The emergence of modern nations brought with it a new insistence on the immutability of gender roles and the policing of sexual activity to keep them in place. Historians working on Germany, France, England, and the United States have observed the "hardening" of the lines of gender differentiation as an aspect of an overall emphasis on divisions of labor from the eighteenth century on. On the one hand, the natural difference of sex was the referent that provided legitimation for men's political authority: "Is it to men that nature confided domestic cares?" asked a French revolutionary in 1793, when outlawing women's political clubs, "Has she given us breasts to feed our children?" On the other hand, men's political authority was evidence for nature's mandate: those who opposed granting suffrage to women saw it as a denial of the very masculinity that citizenship conferred. So it was that an irate journalist demanded of French suffragist Hubertine Auclert in 1877: "Is it our resignation as men that dame Hubertine asks of us? Let her say it frankly."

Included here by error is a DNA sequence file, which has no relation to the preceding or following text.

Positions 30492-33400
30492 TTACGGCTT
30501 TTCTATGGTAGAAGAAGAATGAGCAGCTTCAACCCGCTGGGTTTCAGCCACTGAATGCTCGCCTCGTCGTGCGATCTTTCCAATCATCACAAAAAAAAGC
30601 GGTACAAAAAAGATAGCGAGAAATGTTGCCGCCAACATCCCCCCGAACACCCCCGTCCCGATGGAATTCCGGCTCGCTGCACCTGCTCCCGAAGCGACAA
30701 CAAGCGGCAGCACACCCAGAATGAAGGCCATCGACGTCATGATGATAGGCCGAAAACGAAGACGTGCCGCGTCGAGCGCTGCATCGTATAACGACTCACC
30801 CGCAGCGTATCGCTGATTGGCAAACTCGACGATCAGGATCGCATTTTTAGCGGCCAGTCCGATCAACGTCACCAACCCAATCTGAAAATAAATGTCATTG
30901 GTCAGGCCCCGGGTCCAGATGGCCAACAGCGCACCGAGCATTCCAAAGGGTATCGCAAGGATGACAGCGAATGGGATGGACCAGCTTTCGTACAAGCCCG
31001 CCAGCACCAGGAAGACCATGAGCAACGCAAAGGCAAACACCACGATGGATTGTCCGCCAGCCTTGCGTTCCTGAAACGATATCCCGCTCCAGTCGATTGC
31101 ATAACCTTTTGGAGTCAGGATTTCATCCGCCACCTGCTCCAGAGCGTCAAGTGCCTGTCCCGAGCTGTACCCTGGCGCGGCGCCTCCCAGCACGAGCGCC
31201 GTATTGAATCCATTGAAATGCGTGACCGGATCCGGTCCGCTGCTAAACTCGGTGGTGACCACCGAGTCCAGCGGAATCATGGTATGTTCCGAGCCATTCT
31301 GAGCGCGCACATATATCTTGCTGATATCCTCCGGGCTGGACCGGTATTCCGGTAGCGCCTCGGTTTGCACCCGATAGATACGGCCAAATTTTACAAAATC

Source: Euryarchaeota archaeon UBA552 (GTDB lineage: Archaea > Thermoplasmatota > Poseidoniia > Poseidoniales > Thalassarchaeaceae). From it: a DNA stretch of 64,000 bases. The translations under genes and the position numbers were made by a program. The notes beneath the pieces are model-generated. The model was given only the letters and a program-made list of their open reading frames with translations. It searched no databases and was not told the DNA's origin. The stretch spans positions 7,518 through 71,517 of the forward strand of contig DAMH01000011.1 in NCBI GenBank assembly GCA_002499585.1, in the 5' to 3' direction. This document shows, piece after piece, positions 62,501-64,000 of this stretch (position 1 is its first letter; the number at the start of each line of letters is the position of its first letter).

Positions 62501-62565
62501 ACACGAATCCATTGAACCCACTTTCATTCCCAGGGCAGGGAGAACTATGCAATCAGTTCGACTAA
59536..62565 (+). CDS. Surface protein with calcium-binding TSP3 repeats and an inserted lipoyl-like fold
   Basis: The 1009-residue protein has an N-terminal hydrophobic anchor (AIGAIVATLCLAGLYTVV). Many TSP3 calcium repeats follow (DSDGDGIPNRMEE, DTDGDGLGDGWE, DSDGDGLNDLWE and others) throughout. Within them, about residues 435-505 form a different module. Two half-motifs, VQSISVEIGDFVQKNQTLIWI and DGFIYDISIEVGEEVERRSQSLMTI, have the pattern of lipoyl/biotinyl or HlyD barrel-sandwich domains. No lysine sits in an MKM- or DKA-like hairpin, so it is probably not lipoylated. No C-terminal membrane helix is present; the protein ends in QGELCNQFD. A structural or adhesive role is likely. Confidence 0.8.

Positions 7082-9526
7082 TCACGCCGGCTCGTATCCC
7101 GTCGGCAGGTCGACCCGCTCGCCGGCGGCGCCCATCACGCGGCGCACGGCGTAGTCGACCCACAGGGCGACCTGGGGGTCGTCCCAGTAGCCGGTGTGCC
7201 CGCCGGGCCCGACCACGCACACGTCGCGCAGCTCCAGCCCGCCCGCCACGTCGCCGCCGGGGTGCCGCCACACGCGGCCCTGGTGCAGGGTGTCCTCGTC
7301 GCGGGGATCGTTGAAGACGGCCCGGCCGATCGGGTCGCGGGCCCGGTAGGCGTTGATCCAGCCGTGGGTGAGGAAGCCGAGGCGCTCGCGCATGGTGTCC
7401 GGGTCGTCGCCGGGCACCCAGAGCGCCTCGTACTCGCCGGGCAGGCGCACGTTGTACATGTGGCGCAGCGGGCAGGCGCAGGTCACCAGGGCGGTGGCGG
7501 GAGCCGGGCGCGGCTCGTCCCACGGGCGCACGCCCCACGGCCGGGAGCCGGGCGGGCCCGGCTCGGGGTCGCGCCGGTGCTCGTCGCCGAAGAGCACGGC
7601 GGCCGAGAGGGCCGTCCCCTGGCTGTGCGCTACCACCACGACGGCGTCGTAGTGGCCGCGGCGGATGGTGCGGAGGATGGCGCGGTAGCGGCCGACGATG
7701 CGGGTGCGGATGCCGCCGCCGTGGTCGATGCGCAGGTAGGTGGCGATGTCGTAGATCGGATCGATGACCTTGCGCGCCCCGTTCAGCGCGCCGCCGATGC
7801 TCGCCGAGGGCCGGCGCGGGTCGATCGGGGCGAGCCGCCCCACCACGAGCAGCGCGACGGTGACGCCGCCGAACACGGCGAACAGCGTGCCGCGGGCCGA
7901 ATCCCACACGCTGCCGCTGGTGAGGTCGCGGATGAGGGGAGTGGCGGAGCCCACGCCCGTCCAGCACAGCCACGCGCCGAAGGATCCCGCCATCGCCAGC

The difference of sex, in other words, was the key to the seeming resolution of the impossibility of the representation of political power that Lefort theorizes; without it, the illusion of certainty cannot be sustained. But it is not a definitive resolution since there is no stable meaning for the difference of sex—hence the repeated expressions of anxiety about whether the extension to women of education and various civil rights (divorce, inheritance of property, guardianship of children) would obliterate the lines of sexual difference and make women and men "the same." This confusion of the sexes, according to one American medical commentator, posed to the nation the terrifying danger of "moral anarchy." In the wake of World War I, historian Mary Louise Roberts writes, "the blurring of the boundary between 'male' and 'female'—a civilization without sexes—served as a primary referent for the ruin of civilization itself."